Using folklore as his playground

There are times when Henry Adam Svec is, well, someone else.

It’s not that the Western PhD student (media studies) is trying to pull the wool over your eyes or, in this case, alter your musical senses; it’s more a question of folk music and what it means to be folk artist.

With a strong interest in folklore, Svec set out to explore the world of folk music – its history, beliefs, traditions and customs – which took him across the country to collect and produce an album, Folk Songs of Canada Now.

“Part of this folk songs project came out of a project I had been doing where I was playing with banter as a theatrical medium,” Svec says. “I’m interested in folklore. Part of my dissertation is exploring song-collecting, but I don’t know about the songs themselves.”

The 22 songs Svec recreated for this project will be known to those familiar with the work of Canadian folklorist Edith Fowke. In fact, they’re the same ones she gathered and recorded in the 1950s. This time around, however, Svec collaborated with the likes of Laura Barrett, Andrew Penner, Wax Mannequin and others, having them interpret traditional songs any way they liked, with new words and music.

It’s not the first time Svec has unleashed his folk-filled imagination.

Following the end of his first band – Peter Mansbridge and the CBCs – he expressed his creativity with the release of an album entitled, The Boy from E. T., in which he pretended to be actor Henry Thomas, if he were a songwriter.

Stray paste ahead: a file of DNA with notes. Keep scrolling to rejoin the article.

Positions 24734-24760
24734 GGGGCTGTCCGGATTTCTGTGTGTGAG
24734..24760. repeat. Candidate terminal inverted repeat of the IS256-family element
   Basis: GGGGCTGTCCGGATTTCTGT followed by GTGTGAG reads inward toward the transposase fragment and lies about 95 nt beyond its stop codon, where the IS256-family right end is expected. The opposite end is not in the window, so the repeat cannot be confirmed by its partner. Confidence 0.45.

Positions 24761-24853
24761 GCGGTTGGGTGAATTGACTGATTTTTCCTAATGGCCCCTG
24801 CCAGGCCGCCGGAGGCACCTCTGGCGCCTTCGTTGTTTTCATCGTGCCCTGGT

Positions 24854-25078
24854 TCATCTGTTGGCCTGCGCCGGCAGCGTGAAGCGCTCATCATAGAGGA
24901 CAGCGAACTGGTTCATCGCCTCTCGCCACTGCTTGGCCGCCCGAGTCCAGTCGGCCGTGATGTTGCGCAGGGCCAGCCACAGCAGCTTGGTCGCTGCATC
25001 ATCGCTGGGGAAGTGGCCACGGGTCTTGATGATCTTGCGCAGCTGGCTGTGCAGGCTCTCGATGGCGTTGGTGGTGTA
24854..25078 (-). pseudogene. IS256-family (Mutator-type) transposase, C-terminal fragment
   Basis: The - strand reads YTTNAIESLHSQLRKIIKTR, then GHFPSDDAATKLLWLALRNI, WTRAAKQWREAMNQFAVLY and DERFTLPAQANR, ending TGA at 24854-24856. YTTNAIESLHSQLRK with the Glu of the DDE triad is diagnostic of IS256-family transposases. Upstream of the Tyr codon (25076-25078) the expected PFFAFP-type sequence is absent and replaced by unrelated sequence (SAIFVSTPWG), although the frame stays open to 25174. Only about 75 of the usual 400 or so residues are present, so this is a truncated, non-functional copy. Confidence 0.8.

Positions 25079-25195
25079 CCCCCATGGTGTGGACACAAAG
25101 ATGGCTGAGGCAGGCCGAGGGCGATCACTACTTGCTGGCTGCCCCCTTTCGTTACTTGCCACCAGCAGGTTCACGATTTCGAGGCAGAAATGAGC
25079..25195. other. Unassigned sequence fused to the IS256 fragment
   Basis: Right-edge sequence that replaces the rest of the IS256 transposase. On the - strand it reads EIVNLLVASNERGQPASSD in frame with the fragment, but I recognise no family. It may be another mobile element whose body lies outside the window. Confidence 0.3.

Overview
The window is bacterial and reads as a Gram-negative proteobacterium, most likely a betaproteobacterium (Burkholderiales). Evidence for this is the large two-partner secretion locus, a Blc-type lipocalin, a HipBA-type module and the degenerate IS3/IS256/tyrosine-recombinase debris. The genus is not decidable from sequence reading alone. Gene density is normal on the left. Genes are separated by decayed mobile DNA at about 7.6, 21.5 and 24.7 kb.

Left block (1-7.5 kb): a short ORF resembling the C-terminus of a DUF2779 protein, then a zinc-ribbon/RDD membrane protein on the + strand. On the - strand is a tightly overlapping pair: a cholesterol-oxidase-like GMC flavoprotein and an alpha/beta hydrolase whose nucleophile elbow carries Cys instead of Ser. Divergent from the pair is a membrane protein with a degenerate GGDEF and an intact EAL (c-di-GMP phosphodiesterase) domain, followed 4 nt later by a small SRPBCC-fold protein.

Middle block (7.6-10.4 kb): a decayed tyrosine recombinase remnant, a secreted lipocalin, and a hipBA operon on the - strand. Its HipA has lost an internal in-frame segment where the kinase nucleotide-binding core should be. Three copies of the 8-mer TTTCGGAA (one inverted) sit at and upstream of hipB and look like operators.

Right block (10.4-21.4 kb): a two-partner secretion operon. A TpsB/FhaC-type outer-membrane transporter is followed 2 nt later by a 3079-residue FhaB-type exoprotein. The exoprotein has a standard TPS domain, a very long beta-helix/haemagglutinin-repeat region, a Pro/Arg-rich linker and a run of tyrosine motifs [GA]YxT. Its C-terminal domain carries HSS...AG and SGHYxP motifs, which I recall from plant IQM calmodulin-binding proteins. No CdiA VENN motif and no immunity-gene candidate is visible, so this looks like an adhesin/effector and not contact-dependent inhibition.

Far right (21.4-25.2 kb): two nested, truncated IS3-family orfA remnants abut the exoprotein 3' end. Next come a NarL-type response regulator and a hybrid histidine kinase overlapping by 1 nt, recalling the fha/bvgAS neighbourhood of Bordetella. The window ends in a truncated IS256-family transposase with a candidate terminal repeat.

“That was the first hoax, I guess you could say. With that one, people often believed I was actually Henry Thomas,” Svec says. “What was interesting at the time was I was singing honest songs, from his point of view, that really were not honest at all. The joke for that was what if that guy was a songwriter, what would he write about?”

Add to this another of his projects, The CFL Sessions, where he claimed to have found songs written by former CFL players, and you’ll see find the joy Svec sees in the ‘miscommunication’ between artist and audience.

“With folklore, even when people believe that it is real – which often happened with the CFL stuff – I’m still once removed from the song because I’m not claiming I wrote the song, I’m claiming that I found them. My folklorist character often doesn’t really understand the songs that he’s presenting but nonetheless they somehow make it to the audience.”

With Folk Songs of Canada Now, the sounds of rivers, babies cooing and, yes, sneezing become part of authentic sounds captured in this Svec’s latest project.

“When I do it live it’s a caricature of this folklorist; I’m playing a character,” he says. “I claim to be a performance artist who has found folklore and he’s doing his best, but he doesn’t really know the original songs he plays.

“All my favourite songwriters are storytellers and not necessarily confessional songs. There a real tradition in singer-songwriter culture to believe that it is a sincere effort. It’s so limited in as far as what stories you can tell. So having some kind of narrative device to write about anything, anything can be a folk song. It was kind of liberating to be playing someone who is not writing songs, but finding them.”

Listen up. Download the album, Folk Songs of Canada Now, at folksongsofcanadanow.com.